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The Dutch Language


If you’re learning a language,
I personally recommend Italki. Study with online tutors for around
30% of the price of offline tutors Buy your first lesson and get your second lesson free. Check out the link in the description Hello everyone. Welcome to the LangFocus channel
and my name is Paul. Today’s topic is the Dutch language. Dutch is a language that’s spoken mainly in Europe
but also in a few other places around the world. It has 23 million native speakers and around 28 million
speakers in total, including second language speakers. It is most widely spoken in the Netherlands
where it has around 16 million native speakers. It is also spoken by around 60% of the population
of Belgium, mostly in the northern region of Flanders. That’s around 6.5 million people It’s also spoken by a small number of people across
the border in French Flanders, which lies adjacent
to Belgium. But only around 20,000 people there
still speak it on a regular basis. It is also spoken in the South American nation
of Surinam where it has around 350,000 native speakers
as well as around 250,000 second language speakers it is also an official language on the island of Aruba, along with the language papiamento. But few of the 100,000 people there actually use Dutch,
even though they all learn it in school. It is also spoken in Curacao where it is spoken
by around 15,000 people as a native language and by many of the other 140,000 people
as a second language. It is also an official language
in Sint Maarten along with English. A couple of thousand people there speak Dutch
but English is actually much more common. There is also Afrikaans, a language spoken
in South Africa and Namibia which is a daughter language of Dutch
and is mutually intelligible to some extent But i’ll leave Afrikaans out for now and I’ll speak
about it in a different video in the future. Dutch is a member of the West Germanic branch
of the Germanic language family, which also includes Afrikaans, Frisian, English
and German, among others. Dutch is one of the languages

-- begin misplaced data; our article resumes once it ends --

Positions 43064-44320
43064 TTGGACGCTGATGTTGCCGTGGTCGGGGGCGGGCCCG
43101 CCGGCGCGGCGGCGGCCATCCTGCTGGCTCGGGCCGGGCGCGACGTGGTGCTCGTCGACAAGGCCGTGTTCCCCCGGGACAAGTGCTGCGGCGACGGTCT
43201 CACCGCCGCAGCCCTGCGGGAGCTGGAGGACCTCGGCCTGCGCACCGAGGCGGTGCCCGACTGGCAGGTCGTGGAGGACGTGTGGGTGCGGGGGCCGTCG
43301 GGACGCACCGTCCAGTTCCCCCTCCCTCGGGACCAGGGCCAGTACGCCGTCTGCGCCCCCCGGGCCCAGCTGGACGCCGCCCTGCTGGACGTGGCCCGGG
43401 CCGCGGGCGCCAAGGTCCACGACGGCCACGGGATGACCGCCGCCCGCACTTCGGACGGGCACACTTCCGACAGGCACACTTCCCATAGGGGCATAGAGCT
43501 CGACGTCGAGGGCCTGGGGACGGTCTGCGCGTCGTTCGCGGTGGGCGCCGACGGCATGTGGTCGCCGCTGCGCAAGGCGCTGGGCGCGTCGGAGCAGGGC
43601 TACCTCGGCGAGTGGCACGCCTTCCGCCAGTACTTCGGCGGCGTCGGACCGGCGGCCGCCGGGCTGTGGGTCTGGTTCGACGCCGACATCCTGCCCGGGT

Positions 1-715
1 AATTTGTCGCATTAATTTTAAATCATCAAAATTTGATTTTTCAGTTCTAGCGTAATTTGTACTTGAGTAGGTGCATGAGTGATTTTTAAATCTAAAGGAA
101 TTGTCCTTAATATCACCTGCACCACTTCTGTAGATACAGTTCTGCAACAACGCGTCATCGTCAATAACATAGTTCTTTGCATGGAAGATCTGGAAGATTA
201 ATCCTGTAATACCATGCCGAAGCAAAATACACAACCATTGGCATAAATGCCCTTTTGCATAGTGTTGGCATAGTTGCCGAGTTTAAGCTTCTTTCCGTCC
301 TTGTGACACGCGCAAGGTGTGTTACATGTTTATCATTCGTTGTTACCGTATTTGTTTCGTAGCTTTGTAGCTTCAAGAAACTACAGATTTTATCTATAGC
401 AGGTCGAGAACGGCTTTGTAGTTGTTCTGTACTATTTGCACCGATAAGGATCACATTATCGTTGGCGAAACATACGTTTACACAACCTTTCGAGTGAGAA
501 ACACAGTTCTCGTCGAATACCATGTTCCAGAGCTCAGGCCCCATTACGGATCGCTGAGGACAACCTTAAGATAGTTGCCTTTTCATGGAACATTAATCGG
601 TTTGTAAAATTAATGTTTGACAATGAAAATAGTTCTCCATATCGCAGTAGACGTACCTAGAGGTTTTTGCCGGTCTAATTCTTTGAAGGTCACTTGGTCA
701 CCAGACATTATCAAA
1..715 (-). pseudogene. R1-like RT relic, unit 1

that is most closely related to English. Actually, Frisian is more closely related to English
than Dutch is but Dutch is a close second. And a lot of people say that Dutch is
quite similar to German too. In fact, some people say that Dutch lies
somewhere between English and German. Now that’s not a very precise statement
but I think there is some truth to it. The history of Dutch All Germanic languages developed from Proto-Germanic
which was spoken around 500 BCE in northern continental Europe
and also in Scandinavia. By the 2nd century CE, it had begun diverging
into distinct northern, western and eastern dialects. The Western dialect is the ancestor of Dutch
and of all of the West Germanic languages. Variation developed in the Western dialect but all of its
varieties remained intelligible until around the 8th c. CE. But, by then, a series of sound changes have begun
to take place that made Old High German, the ancestor of modern German, much more distinct
from the other West Germanic languages. For more information on German and its history,
check out my video on German right here Old Dutch, also known as Old Low Franconian, remained
unaffected by the changes that affected Old High German. Also unaffected were :
Old Saxon, Old Frisian an Old English But those languages underwent
a different series of sound changes. But again Dutch was mostly unaffected
by these changes too. Middle Dutch Old Dutch developed into Middle Dutch, which was
spoken and written between 1150 and 1500 CE. It was a rich literary period. And literature from this time period is often quite
readable for speakers of Modern Dutch,
because Dutch is quite a conservative language. Middle Dutch developed into Modern Dutch
by the middle of the 16th century. The process of the standardization of Dutch began
in the year 1477 at the end of the Middle Dutch period. The dialects of Flanders and Brabant
were most influential at that time. Then, in the 16th century, the move to standardization
became stronger with the Antwerp dialect
being the most influential. In the year 1637, the first major Dutch Bible translation
known as “Statenvertaling” had been published.
(“Statenvertaling” means “translation of the States”) It had been translated in such a way that people
from all over the country could read and understand it. This Bible was read by nearly everyone and it helped
greatly in the standardization of Dutch. The southern Netherlands, now Belgium and Luxembourg
were separate and under Spanish, Austrian and then French rule. More than half of the people in Belgium spoke a dialect
of Dutch but French was most widely used in public life
in schools, etc… So Dutch remained unstandardized there
until the 19th century, when the Flemish movement started standing up
for the rights of Dutch-speakers. They adopted the same standard
language used in the Netherlands. Nowadays in both the Netherlands and in Flanders,
the northern Dutch-speaking region of Belgium,
the situation is similar. There are a number of spoken varieties of Dutch
as well as a standard language. So the difference lies mainly in pronunciation
of standard Dutch and in the local dialects used. The dialects of Flanders tend to be more conservative
and use more older Dutch vocabulary. Regional languages. There are Dutch dialects but there are